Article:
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Maple Ridge needs 400 hectares of commercial and industrial land

City council endorses an updated economic development strategy
From the City of Maple Ridge’s economic development strategy, which was approved in December.

Adding 400 hectares of commercial and industrial land, with more residents able to work in their city are key goals in the new economic development strategy endorsed by city council.

Consultant Chris Fields of Rynic presented the strategy in the last council meeting of 2021, and highlighted a pair of key performance indicators. One would address a shortfall of 1,000 acres (400 hectares) of employment lands. It’s been a longstanding issue over multiple councils.

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Fields said the city needs to increase the the non-residential tax base to 13.5 per cent, which is the average across the Metro region, up from it’s current nine per cent. He called Maple Ridge’s low commercial/industrial tax base “a very significant divergence,” from the rest of the Lower Mainland cities.

He said the city will need to address this issue over decades.

“It’s not about securing it tomorrow, but over the next 30 years, in the methodical seeking and development of industrial land in good locations with ease of transportation access,” said Fields.

Another performance indicator will be having 40 per cent of residents able to work in their home community, up from the current 33 per cent. The strategy notes more people working in their city has numerous benefits, including job creation, spending multipliers, social benefits such as increased volunteerism, and lower carbon emissions.

The strategy calls for the accelerated implementation of the Town Centre Area Plan, and downtown enhancement, as the “soul” and “heartbeat” of local commerce. It said downtown enhancement is the number one priority.

The strategy seeks to build on a proportionately larger manufacturing sector by employment than is typical in Metro. The sector is led by wood product, pharmaceuticals, and electronics but is diverse – including metal fabrication, boat-building, food products, and furniture.

Coun. Gordy Robson said when economic development office started, growth was found to be in retention and expansion of existing businesses, and wanted to ensure there is an exit interview with business owners who don’t renew their business licence, to determine why they went out of business.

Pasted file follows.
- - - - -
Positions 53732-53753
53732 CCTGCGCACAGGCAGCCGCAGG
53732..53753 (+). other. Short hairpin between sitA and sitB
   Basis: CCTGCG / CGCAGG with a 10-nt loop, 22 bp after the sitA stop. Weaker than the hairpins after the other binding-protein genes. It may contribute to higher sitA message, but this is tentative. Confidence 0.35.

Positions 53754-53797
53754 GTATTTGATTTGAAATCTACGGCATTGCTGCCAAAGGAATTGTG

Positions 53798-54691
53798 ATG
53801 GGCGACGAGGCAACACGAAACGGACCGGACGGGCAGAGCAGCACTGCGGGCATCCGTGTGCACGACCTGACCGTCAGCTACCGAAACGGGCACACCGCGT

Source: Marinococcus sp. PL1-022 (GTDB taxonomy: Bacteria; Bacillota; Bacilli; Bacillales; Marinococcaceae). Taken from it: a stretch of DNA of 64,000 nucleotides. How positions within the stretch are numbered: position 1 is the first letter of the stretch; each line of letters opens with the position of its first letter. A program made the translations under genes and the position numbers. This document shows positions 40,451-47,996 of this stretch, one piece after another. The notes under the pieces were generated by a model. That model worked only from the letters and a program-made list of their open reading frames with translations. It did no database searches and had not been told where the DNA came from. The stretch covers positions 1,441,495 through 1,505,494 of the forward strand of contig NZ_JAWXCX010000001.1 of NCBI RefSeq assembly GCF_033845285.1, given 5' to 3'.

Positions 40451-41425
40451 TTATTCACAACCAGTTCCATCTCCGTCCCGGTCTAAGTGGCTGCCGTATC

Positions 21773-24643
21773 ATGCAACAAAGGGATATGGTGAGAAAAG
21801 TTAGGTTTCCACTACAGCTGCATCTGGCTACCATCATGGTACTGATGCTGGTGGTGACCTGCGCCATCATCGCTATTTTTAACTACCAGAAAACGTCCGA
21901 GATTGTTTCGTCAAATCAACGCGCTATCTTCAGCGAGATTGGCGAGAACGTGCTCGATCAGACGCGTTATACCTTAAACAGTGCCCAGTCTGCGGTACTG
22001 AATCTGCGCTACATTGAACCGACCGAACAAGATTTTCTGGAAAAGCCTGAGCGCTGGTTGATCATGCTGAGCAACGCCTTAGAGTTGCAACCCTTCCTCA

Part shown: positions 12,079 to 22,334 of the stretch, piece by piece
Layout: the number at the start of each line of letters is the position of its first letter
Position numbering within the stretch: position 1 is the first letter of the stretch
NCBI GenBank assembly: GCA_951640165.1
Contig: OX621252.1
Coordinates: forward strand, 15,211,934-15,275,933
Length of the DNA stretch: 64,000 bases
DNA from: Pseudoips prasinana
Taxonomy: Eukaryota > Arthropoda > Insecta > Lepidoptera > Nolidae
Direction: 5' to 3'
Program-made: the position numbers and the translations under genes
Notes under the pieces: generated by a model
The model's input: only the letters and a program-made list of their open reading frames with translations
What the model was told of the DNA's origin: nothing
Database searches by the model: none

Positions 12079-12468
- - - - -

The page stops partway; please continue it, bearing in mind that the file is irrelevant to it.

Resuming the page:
Coun. Ahmed Yousef said the strategy wants for more “specifics” and “meat.”

“It leaves me wanting more,” he said.

Mayor Mike Morden said there will be more detail in future, and the strategy is a long-term, high-level look.

READ ALSO: City of Maple Ridge continues the hunt for new industrial land

City economic development director Wendy Dupley said the work has been done over nine months after focus groups, committees, board meetings and online summit attended by 30 people. There were also three surveys.

A city press release sad the strategy is a top priority for council, and highlights employment growth, new investments, non-residential development, support for entrepreneurs, the establishment of a post-secondary presence in our community and the acceleration of the redevelopment of the town centre, said a press release from city hall. The strategy will not only focus on designating industrial lands, but also the enriched use of commercial spaces and neighbourhood business nodes.

“Maple Ridge is filled with innovative entrepreneurs and talented skilled workers, with far too many leaving our community each day to work in other areas.” said Mayor Mike Morden. “Council is taking active steps to diversify our local economy and tax base, and to reduce our carbon footprint as a community. Over time, there will be viable options to live and work close to home.

“While the land designation may be ‘industrial’ use, the reality is that modern manufacturing businesses are not the ‘smokestack’ businesses of the past. Working in alignment with the regional 2050 Plan, quality of life is improved for our citizens, businesses, and builds a better complete community for our future generations.”

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Neil Corbett

About the Author: Neil Corbett

I have been a journalist for more than 30 years, the past decade with the Maple Ridge-Pitt Meadows News.
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